Every week I will personally respond to one question received via email or social media. If you send me a question, you do not need to give your name. If you have a question, you are not alone – there are others who want to know the same thing! Please submit your burning question to: firstname.lastname@example.org to participate.
Question: I’m a life coach. I’m desperately trying to figure out who my ideal client is, where they are and then what the heck do I say to them! Everyone is telling me to niche even though I don’t really know who will want to buy my program. Help! I am so confused and it’s starting to really stress me out. ~ Mary in Confusion
There are a few things going on here and they are both confidence and confusion.
Confusion is a state of mind that chronically sabotages success. I hear it all the time with entrepreneurs.
Let’s focus on the confusion issue, because when you get out of confusion often a greater level of confidence rises. (which is a good thing).
Confusion pops up when someone is faced with a decision and has a fear of making the wrong choice or fear of making a mistake.
You can not think your way through your business, you need to get out and take action to stay what ‘sticks’ for you. Go to networking events, speak, have sales conversations, write regularly and you will soon begin to tease out who is your ideal client. We need to work (get paid) with a wide variety of clients in order to know who is the best fit (like dating!).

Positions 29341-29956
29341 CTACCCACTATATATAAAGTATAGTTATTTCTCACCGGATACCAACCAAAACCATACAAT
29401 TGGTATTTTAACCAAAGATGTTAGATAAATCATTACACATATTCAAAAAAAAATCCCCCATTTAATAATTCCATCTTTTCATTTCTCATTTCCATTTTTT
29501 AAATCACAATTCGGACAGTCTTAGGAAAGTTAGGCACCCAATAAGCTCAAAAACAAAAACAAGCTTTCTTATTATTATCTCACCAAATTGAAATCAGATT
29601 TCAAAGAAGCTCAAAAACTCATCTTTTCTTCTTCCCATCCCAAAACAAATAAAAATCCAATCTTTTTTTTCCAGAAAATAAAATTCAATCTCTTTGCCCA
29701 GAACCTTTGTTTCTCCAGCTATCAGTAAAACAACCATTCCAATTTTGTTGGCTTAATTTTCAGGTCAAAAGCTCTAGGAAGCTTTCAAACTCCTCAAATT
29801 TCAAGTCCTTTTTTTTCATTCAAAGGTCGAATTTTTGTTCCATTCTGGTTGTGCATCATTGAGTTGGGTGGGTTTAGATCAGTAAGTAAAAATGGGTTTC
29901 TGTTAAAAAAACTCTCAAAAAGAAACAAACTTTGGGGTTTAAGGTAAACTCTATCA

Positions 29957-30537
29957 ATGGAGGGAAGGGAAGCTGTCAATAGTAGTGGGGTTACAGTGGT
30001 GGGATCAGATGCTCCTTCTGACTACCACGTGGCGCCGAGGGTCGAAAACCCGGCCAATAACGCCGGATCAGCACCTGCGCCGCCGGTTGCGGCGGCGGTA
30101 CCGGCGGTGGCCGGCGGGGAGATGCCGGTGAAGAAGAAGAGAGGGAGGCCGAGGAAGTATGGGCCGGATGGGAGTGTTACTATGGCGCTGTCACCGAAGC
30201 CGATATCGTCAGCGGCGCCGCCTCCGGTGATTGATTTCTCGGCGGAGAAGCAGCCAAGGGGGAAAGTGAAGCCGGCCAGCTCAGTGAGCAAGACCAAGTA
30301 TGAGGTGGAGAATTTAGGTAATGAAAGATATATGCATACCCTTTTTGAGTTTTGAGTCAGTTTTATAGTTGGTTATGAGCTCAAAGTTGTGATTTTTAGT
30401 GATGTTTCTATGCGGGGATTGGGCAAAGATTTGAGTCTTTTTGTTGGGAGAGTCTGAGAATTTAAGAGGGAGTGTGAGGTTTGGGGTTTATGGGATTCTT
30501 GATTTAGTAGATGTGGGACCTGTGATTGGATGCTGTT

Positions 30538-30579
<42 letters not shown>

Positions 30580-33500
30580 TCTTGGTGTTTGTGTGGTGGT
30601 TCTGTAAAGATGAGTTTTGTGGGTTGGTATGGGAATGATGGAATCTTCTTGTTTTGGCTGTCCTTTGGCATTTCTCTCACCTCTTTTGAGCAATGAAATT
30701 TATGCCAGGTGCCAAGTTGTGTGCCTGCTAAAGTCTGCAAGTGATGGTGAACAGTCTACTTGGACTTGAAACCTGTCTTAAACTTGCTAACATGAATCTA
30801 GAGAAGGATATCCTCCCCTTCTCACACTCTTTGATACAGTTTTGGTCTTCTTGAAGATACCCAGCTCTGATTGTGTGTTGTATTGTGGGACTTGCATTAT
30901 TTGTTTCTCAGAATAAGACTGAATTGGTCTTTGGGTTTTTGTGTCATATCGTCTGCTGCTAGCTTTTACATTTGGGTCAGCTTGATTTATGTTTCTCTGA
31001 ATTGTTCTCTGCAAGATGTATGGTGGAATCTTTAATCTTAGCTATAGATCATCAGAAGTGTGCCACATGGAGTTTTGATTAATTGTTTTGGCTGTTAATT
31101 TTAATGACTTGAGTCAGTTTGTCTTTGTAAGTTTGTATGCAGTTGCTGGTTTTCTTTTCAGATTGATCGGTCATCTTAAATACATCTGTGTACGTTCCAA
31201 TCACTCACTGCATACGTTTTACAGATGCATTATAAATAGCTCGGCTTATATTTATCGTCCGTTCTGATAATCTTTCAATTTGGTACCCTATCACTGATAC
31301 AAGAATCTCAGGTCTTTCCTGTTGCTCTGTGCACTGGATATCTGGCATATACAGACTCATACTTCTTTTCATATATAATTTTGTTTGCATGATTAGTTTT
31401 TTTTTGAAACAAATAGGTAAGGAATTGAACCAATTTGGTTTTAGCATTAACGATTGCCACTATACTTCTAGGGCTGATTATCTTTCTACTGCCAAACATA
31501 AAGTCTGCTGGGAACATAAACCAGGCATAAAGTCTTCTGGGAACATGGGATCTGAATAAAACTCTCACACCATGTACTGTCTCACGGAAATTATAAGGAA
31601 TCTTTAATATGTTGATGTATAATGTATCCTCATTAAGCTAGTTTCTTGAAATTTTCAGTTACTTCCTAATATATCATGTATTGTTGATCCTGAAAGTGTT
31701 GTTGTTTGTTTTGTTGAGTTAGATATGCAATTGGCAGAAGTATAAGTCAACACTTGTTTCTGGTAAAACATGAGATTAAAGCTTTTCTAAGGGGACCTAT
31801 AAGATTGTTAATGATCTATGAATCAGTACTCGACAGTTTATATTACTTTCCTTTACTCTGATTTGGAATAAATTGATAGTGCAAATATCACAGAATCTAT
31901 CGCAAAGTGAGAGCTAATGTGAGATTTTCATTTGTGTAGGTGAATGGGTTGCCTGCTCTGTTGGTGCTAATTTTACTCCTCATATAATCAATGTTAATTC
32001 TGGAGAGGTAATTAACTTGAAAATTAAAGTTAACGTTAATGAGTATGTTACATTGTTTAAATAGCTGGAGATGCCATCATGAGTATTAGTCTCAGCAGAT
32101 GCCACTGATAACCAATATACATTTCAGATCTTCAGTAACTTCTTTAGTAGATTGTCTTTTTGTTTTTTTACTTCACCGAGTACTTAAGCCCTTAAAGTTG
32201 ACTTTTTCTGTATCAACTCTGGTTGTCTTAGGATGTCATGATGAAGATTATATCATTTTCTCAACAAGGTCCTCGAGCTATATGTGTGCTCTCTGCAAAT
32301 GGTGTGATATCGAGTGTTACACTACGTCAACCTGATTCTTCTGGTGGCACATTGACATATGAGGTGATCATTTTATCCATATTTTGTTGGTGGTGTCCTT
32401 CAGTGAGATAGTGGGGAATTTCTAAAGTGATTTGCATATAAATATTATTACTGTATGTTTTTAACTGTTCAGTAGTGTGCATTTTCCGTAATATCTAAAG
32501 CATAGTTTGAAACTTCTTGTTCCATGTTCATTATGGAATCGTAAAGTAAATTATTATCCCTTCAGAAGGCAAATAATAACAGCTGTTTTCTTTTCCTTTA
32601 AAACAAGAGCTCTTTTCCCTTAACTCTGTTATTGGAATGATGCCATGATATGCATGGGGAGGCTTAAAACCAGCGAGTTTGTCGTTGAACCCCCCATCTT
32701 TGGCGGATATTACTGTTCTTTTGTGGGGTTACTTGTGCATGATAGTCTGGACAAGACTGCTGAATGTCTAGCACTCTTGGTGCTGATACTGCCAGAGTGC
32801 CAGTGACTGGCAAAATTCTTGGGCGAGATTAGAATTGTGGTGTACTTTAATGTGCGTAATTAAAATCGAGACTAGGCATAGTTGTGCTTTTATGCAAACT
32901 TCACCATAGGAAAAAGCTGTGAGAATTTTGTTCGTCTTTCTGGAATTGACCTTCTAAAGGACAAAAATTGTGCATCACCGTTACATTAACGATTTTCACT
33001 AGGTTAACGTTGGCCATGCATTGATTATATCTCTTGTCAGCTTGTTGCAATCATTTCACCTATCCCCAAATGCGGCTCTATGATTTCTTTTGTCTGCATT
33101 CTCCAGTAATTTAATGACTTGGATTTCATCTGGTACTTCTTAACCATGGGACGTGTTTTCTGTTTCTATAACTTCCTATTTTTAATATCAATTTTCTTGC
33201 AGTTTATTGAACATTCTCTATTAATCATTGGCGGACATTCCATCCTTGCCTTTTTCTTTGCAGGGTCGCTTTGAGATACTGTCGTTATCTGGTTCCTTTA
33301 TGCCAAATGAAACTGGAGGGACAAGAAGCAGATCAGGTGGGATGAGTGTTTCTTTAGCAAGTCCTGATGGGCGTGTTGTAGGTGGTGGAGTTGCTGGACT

I have a question for you:
Why do you feel the need to niche?
I suspect someone (and they may not be business experts who are giving you advice!) is telling you that to be successful you need to niche.
I strongly disagree with this. Why? Because when you are confused on who your ideal client it means you do not have clarity on who YOU want to work with, nor have you been speaking to larger audiences to see who you want to work with. Often entrepreneurs come from the position of who wants to work with me, or who will buy from me, rather than who they want to work with. Backwards thinking.
When I first started my business as a coach I cast a wide net to see who would become my ideal client, where my expertise landed. I listened and learned from my prospects, heard their needs, worked with a wide variety of different markets and then as I gained experience, I soon became so clear on who I did and did not want to work with.
My advice would be to stop trying to define a niche and instead get out there and help as many people as you can.
You’ll know when it’s time to niche, and you won’t be confused anymore.